Thursday, August 30, 2012

Gilded Otter, New Paltz, NY

Three Pines IPA
The best way to describe the Gilded Otter is to have you imagine what would happen if you built a brewpub around your brew tanks (clean shiny ones) so that no matter where you are, you can see the tanks. The concept works well here as on one side of the tanks is a large, warm bar and the other two sides are dining are. They have a second floor, more of a loft, looking down on the tanks. While it does have elements of what I call 'early modern brewpub' it is very tastefully done with plenty of wood and windows overlooking the Gunks. Oh, and some nice photographs and artwork as well.

Fried cheese curds
We went with another couple on a Thursday evening and it wasn't as crowded as the weekends. We were brought menus and asked what we wanted to drink. I ordered the beer special of the day, the IPA and my friend Dan got a blueberry beer. The IPA was good with a fresh clean taste, but I would have liked it a bit hoppier. I did have another. The blueberry beer, not my thing, had blueberries floating in it.
We decided on two appetizers to share, the calamari and the fried cheese curds. Both were good and both came with two sauces. I was tempted to get the mussels but I'll try them the next time.
Dan had the Jambalaya and I decided on the Brewmaster burger with blue cheese and bacon. My burger was good, but nothing spectacular. The fries however were excellent. Teresa and Kathy both ordered the fish and chips, a large cod loin on a bed of fries. I took a taste and they were crisp on the outside, yet moist and tender on the inside.
Fish and chips
Overall I was fairly impressed with the beer, the food and the service. 

Monday, August 27, 2012

Temptations Everyday Gourmet, Porters Neck, Wilmington, NC

Temptations Everyday Gourmet has two locations. One is on Oleander, near the Mall, and the other is in Porter's Neck. We went to the one in Porter's Neck. Inside it is a cute place with a whole wall of wine to choose from, tables and an exposed kitchen. We were seated and looked over the menus (I already knew what I wanted as we picked up a menu one night passing by).

Rachel ordered the chicken pot pie, shown on top, which was more of a thick chicken soup with a pastry puff on top. It was good, but a bit heavy on the rosemary. Teresa got a chicken salad and a bowl of onion soup. I ordered the Pimento burger with onion soup as my side. 

The Pimento burger I got was really good, one of the best in the Wilmington area. The pimento was plentiful and wonderful. The only thing missing was a strip or two of bacon, and I probably could have added it. I ordered it cooked medium and that's exactly how it came, a perfect medium. The onion soup was delicious. 

We finished it off with a classic creme broulee. The portion was just right for the three of us to share after a filling lunch. 

Overall, good food at reasonable prices (all of this was about $44 including three coffees), excellent service and a warm atmosphere. I'd recommend you try them.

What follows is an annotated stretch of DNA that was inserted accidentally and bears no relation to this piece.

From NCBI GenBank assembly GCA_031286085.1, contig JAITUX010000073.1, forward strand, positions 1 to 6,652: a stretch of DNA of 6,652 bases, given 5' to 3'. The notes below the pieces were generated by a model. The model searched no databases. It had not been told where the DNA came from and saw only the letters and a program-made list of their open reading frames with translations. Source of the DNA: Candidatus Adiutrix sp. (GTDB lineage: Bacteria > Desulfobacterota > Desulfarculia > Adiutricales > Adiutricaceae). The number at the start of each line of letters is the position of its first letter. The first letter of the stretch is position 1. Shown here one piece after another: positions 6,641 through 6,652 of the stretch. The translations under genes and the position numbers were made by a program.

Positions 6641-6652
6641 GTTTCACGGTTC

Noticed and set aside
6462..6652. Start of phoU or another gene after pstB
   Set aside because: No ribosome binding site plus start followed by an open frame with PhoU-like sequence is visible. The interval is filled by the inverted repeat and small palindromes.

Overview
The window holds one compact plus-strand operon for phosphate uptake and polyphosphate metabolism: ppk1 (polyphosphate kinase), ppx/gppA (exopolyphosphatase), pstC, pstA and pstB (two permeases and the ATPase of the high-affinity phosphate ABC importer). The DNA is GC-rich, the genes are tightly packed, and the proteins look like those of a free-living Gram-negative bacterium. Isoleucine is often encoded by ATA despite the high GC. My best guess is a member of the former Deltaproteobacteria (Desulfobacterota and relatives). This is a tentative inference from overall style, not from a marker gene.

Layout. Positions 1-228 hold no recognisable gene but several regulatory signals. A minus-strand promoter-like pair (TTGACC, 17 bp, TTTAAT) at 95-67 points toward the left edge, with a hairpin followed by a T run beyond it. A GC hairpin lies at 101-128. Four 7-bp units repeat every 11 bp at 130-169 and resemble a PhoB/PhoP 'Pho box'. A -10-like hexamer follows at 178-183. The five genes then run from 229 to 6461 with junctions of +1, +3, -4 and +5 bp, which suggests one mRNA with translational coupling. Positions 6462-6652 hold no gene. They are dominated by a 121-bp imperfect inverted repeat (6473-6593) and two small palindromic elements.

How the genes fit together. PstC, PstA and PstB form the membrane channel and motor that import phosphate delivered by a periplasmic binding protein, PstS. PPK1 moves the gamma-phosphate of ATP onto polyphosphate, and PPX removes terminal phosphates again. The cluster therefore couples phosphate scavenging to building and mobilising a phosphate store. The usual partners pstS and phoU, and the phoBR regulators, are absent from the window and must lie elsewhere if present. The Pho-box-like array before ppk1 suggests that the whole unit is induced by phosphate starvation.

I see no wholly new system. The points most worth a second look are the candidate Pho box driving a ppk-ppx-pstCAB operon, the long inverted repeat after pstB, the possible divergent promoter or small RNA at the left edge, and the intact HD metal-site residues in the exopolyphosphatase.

Temptations Everyday Gourmet on Urbanspoon

Saturday, August 25, 2012

Food Photography tip #5- Get close

Get up close and personal with the food

This one was taken with a little Kodak P&S camera set at automatic. There was plenty of light but I used the flash anyway for color balance. I like to go in tight and fill the frame with the food. A macro lens helps, but I find the 35mm f/1.8 does a nice job with a close focus of less than a foot.

Thursday, August 23, 2012

Food Photography Tips 2,3,4

Photo Tips Continued

# 2- Look at food photos

Sounds like a no-brainer, but it really is the best way to learn food photography. Look through food magazines, look at food ads, look at food blogs and you will see some good examples of proper photos, and what is in style. You will also see some really crappy pictures, especially on food blogs. When I go to a fast food restaurant I look at the menu photos and try to figure out how they were shot, and how I would do it differently.

You can look at the different styles of food photography and try to emulate, or improve. Many food photographers have different styles and they are all good, well most of them anyway.

#3- Shoot Fast

Food has a rather short window while it looks good. If you pre-plan it shouldn’t take more than two or three minutes to get a few good pictures of the dish, so this shouldn’t be a problem, and the food will still be hot enough to eat when you’re done. That’s a side bonus.

There is one trick I will share involving doctoring food. If you paint a small amount of olive oil on meats, especially sausages, it makes them look juicier. I say olive oil because the meat will still be edible. Don’t use anything on the food you wouldn’t eat.

#4- Be a Minimalist

Simple is better and the fewer things you have in the photo, the better. Too much can be distracting. Take a look at the beer picture below. I took it using available light. Note how the light is coming through the glass of Ruination IPA and you can see that you are in a bar, even though the background is blurred out. By the way, the drops of condensation on the table were a happy accident. 

The bread basket below was done in available light and I like the simplicity of the picture. The white of the linens, the glow of the basket and the warm look of the bread with a hint of dark in the upper right hand corner.

The Grouper photo shows a bit more background, but not much more. 

A little clutter can work sometimes too. This photo is busier, but I like the color balance.

Wednesday, August 22, 2012

Rx Restaurant, Wilmington, NC

I got a recommendation for this place from two people I trust and I was told they were doing a remix on a classic Carolina burger, they even sent me a picture. Of course I was down with that, and on my way. My first attempt to visit found the restaurant closed at noon so I left and went elsewhere. My second attempt went better and we found them open at half past five.